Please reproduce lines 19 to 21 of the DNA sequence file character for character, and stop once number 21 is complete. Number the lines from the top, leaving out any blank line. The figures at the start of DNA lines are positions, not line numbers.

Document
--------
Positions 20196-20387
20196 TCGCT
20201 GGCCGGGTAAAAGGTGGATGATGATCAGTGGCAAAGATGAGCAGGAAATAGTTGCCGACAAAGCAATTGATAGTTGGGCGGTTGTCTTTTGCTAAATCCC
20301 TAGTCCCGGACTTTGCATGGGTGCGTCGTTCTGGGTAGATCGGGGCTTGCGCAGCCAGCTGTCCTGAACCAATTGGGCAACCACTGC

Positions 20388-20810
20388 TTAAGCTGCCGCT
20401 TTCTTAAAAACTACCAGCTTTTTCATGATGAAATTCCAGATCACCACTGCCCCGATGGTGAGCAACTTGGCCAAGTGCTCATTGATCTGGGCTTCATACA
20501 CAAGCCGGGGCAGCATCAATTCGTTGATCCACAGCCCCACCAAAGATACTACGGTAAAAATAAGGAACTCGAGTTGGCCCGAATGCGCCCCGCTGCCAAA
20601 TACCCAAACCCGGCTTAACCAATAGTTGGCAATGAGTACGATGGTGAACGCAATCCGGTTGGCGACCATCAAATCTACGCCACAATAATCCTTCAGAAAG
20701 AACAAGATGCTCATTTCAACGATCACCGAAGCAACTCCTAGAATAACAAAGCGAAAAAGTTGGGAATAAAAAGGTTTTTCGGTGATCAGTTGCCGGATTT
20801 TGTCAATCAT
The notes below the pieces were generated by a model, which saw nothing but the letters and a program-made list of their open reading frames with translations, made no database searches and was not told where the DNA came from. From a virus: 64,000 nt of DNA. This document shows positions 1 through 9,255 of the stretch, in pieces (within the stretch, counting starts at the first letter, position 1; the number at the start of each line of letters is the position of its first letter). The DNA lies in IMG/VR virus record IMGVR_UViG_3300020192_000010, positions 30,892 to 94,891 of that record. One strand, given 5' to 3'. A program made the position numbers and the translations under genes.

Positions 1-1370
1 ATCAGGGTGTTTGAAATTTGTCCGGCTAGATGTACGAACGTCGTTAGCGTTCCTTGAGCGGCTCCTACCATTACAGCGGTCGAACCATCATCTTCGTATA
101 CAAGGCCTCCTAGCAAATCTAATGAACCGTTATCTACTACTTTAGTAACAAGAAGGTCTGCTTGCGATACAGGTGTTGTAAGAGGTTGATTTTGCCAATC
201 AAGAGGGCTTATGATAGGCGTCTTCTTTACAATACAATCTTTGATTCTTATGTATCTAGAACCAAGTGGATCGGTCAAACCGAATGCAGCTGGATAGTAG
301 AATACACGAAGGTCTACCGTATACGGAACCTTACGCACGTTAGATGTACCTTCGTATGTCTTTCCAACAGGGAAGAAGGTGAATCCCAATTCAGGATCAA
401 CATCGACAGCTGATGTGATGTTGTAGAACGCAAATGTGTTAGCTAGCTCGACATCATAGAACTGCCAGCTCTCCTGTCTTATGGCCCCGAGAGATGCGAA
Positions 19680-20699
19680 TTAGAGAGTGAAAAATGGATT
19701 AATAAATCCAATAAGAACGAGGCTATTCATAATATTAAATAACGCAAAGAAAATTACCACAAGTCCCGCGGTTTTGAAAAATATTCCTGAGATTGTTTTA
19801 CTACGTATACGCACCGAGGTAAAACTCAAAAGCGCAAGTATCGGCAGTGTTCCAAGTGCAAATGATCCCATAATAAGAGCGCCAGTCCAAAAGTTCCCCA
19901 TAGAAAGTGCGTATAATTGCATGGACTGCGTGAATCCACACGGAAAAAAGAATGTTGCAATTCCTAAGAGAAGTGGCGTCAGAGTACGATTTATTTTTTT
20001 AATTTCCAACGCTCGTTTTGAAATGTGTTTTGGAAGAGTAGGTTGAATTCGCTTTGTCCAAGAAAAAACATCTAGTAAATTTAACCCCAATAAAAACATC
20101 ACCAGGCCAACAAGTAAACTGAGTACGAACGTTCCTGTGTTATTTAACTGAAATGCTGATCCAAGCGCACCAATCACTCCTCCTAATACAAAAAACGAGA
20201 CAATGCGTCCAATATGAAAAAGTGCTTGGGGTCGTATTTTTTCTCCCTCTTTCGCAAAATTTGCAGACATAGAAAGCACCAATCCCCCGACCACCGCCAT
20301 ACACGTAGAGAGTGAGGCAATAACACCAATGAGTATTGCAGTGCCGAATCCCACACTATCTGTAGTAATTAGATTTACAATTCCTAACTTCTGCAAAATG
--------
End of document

Positions 19680-20699
19680 TTAGAGAGTGAAAAATGGATT
19701 AATAAATCCAATAAGAACGAGGCTATTCATAATATTAAATAACGCAAAGAAAATTACCACAAGTCCCGCGGTTTTGAAAAATATTCCTGAGATTGTTTTA